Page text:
Pre-LURC development

Last Updated: September 10, 2018

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UPDATE! At its meeting on October 10, 2018, the Commission will consider revising the proposed rule changes, establishing a new comment deadline, and holding an additional public hearing later this winter. More details about the updated rulemaking schedule will be available on the website in advance of the October meeting.

Review of the Adjacency Principle

The LUPC is proposing to update its zoning system. Right now, new zones for subdivisions and businesses must locate within one road mile of similar existing development, like an existing business or a cluster of camps.

Why change?

  • The one-mile test is a blunt planning tool, long-recognized as needing improvement. Existing, dispersed development can provide a springboard for new development into remote areas or onto undeveloped lake shores. This can affect the cost of providing public services (e.g., fire protection, ambulance) and impact forestry operations, wildlife habitat and the character of the UT.
  • The economy in the Maine woods is changing; we must plan for the future. Recreation-based businesses and new types of wood fiber processing operations sometimes have difficulty finding suitable locations that are near the resources they need and also within one road mile of similar development. Existing development may not be in locations needed to support the evolving economy while still protecting the environment.
  • We can do better. Thoughtful, well-planned refinement of the adjacency principle can better: support local and regional economies, protect the environment, respect private property rights, and ensure what we value about the UT continues for generations to come.

What are key objectives of the current proposal?

  • Guide new development near town. Instead of basing new zones on existing development – which may be remote – focus rezonings to areas within two miles of public roads and within ten miles of rural hub communities that provide services. In townships and plantations directly abutting a rural hub, some zones for residential subdivision could locate within five miles of a public road.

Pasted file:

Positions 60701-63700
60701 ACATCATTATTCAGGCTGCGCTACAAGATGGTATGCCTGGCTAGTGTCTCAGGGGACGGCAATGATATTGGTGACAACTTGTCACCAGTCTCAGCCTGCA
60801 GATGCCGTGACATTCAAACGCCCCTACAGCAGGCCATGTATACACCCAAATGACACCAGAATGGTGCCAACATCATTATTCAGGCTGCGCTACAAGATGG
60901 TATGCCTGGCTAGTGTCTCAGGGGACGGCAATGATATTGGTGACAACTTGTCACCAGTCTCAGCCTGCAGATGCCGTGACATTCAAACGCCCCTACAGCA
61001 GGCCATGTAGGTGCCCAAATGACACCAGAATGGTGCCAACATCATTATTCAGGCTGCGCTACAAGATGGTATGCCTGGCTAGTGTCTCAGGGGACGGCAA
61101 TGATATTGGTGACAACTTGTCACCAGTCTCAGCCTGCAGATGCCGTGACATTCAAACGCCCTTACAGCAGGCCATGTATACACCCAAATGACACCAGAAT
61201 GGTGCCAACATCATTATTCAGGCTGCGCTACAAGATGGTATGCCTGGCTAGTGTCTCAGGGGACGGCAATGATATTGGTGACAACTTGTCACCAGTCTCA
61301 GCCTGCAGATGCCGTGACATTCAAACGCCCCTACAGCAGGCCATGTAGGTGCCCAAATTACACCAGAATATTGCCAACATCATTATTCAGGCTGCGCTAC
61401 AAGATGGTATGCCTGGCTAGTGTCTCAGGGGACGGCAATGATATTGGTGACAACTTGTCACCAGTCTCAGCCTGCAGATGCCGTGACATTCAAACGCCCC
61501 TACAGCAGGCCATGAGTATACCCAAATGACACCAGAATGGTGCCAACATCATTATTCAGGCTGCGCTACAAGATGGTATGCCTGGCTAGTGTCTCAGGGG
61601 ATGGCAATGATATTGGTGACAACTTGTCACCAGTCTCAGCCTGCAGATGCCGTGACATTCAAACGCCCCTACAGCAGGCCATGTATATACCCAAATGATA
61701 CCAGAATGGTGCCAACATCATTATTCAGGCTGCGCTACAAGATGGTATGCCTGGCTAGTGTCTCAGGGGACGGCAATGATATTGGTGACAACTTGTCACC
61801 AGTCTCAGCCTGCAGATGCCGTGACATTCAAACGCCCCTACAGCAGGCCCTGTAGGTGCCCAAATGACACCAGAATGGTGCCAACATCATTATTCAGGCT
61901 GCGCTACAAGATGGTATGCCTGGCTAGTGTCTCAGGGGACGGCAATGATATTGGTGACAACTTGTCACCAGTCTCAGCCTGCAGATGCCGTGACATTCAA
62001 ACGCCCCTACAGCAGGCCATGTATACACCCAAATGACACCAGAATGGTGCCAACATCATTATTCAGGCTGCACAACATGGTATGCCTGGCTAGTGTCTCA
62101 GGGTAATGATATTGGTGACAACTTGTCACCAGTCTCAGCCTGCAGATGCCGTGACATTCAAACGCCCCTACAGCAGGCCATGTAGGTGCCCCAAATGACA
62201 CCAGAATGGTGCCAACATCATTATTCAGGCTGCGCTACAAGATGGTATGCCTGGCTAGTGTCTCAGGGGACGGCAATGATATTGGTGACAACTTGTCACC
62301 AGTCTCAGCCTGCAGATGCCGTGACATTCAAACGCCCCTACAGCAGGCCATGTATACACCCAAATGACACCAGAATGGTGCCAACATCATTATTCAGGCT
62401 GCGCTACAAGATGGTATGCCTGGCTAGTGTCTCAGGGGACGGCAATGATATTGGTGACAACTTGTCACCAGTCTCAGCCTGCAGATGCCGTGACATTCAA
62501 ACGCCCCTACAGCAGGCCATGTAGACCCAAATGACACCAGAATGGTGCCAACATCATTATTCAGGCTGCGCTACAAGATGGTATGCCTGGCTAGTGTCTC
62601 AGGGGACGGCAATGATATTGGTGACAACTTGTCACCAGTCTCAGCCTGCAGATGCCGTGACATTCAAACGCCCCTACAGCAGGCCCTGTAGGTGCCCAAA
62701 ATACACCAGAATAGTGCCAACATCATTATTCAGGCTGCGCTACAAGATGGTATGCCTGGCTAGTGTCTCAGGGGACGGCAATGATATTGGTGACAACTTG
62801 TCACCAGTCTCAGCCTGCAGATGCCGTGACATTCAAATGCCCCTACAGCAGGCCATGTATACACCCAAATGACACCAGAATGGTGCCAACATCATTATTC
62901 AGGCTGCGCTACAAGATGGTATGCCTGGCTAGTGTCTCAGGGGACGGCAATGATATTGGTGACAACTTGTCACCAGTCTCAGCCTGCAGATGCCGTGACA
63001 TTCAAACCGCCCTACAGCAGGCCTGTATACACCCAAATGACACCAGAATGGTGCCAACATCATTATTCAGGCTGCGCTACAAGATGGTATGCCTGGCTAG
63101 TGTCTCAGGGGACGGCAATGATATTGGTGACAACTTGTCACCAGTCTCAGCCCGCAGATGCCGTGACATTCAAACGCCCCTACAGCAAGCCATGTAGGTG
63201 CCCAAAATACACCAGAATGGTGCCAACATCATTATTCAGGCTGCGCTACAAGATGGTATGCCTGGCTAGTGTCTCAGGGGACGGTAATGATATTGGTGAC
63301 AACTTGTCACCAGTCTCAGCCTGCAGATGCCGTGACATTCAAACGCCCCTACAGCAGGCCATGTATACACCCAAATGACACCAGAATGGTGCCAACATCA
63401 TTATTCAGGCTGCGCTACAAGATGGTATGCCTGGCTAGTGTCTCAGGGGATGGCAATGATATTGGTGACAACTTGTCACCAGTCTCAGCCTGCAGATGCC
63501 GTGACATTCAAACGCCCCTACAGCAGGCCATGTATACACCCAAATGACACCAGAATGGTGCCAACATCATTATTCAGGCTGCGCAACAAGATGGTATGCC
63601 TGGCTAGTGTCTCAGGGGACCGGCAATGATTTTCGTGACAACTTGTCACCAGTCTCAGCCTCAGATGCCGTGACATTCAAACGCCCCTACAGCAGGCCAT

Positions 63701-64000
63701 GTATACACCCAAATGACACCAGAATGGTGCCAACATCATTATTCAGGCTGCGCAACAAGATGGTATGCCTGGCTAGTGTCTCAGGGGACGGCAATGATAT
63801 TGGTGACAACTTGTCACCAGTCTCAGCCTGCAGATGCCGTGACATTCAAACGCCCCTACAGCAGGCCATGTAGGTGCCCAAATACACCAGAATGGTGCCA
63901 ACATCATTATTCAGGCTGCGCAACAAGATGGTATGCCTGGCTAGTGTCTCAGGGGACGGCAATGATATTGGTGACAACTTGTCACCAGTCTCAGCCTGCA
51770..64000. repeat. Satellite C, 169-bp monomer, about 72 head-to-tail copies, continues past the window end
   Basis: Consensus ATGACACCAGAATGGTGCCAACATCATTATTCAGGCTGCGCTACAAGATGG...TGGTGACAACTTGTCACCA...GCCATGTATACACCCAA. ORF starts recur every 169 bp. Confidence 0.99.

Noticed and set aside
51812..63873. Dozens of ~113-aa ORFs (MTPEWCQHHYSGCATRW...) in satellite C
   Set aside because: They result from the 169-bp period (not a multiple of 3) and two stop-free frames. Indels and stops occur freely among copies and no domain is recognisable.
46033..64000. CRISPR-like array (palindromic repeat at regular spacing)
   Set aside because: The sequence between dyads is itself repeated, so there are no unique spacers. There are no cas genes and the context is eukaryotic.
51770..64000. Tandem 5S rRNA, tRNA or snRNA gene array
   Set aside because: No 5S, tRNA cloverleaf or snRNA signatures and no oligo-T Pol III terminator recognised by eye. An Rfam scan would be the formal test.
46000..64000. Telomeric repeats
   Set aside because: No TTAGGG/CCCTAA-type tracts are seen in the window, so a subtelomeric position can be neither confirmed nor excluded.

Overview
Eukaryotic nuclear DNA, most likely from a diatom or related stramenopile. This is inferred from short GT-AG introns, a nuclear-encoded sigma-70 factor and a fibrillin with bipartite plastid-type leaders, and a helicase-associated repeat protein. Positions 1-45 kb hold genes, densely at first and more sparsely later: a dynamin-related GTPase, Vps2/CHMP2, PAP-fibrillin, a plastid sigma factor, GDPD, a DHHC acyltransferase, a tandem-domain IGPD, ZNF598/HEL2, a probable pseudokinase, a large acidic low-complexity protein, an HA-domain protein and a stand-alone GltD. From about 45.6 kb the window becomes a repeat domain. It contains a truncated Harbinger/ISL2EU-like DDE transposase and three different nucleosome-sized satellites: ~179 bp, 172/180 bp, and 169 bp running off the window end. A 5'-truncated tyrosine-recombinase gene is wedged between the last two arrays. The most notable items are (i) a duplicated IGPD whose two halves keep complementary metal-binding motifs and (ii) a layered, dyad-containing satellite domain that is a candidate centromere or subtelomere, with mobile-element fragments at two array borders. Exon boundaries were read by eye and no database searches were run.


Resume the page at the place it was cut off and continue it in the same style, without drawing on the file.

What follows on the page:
• Limit new development farther from town, while recognizing the changing economy. Limit rezonings farther from rural hubs to types that depend on proximity to natural resources or are connected to recreation.
  • Continue to protect the environment and natural resources. New development zones would not be allowed on undeveloped or lightly developed lakes, even if within one mile of existing development. Existing requirements that any rezoning not have an undue adverse impact on the natural resources, along with all environmental permitting standards, remain in place.

Will all areas eligible for rezoning be rezoned and developed?

  • No. Forty years of experience tells us that most areas eligible for rezoning consideration will not be rezoned. That is, and will continue to be, the case. Environmental characteristics of a property, conservation easements, market conditions, and landowner intent, among other factors, will continue to shape and limit the demand for rezoning. The goal is to improve the system for guiding the location of new development so that when new development opportunities are pursued, they are pursued in the best locations.

What’s happening next?

Written comments can be submitted and Commission staff are available to help answer questions and provide additional information. To contact Commission staff: email; write to Land Use Planning Commission, C/O Ben Godsoe, 18 Elkins Lane, 22 State House Station, Augusta, ME, 04333; or call (207) 287-2619.

  • Outreach will continue. Commission staff will seek additional meetings with stakeholders, including: residents and property owners; municipal and county officials; guides and sporting organizations; environmental groups; organizations working on economic development or other regional planning in places served by the Commission; and any others who want to participate.
  • The current draft proposal will be revised. Nothing is final yet. Input is still being sought, is welcomed, and will be incorporated into a future draft.
  • The Commission will work to make an informed policy decision. Planning for the future can be complex. The Commission will strive to engage stakeholders and move beyond talking points – like these – and to develop sound and informed policy that benefits Maine for years to come.

To receive regular updates about this project or to find out about public comment opportunities, please enter your e-mail in the blue box above in the right hand column.

Guide to materials:

Date Description Documents
8/8/2018 New! Materials for Commission Meeting
6/20/2018 Materials for Commission Meeting and Public Hearing
5/23/2018 Materials for Commission Meeting
Public Information Meetings

Materials for Commission Meeting (Meeting Canceled)

2/14/2018 Materials for Commission Meeting
12/13/2017 Materials for Commission Meeting
8/9/2017 Materials for Commission Meeting
5/9/2017 Materials for Commission Meeting
2/10/2017 (rescheduled from 2/8/2017) Materials for Commission Meeting
4/13/2016 Materials for Commission Meeting
3/9/2016 Materials for Commission Meeting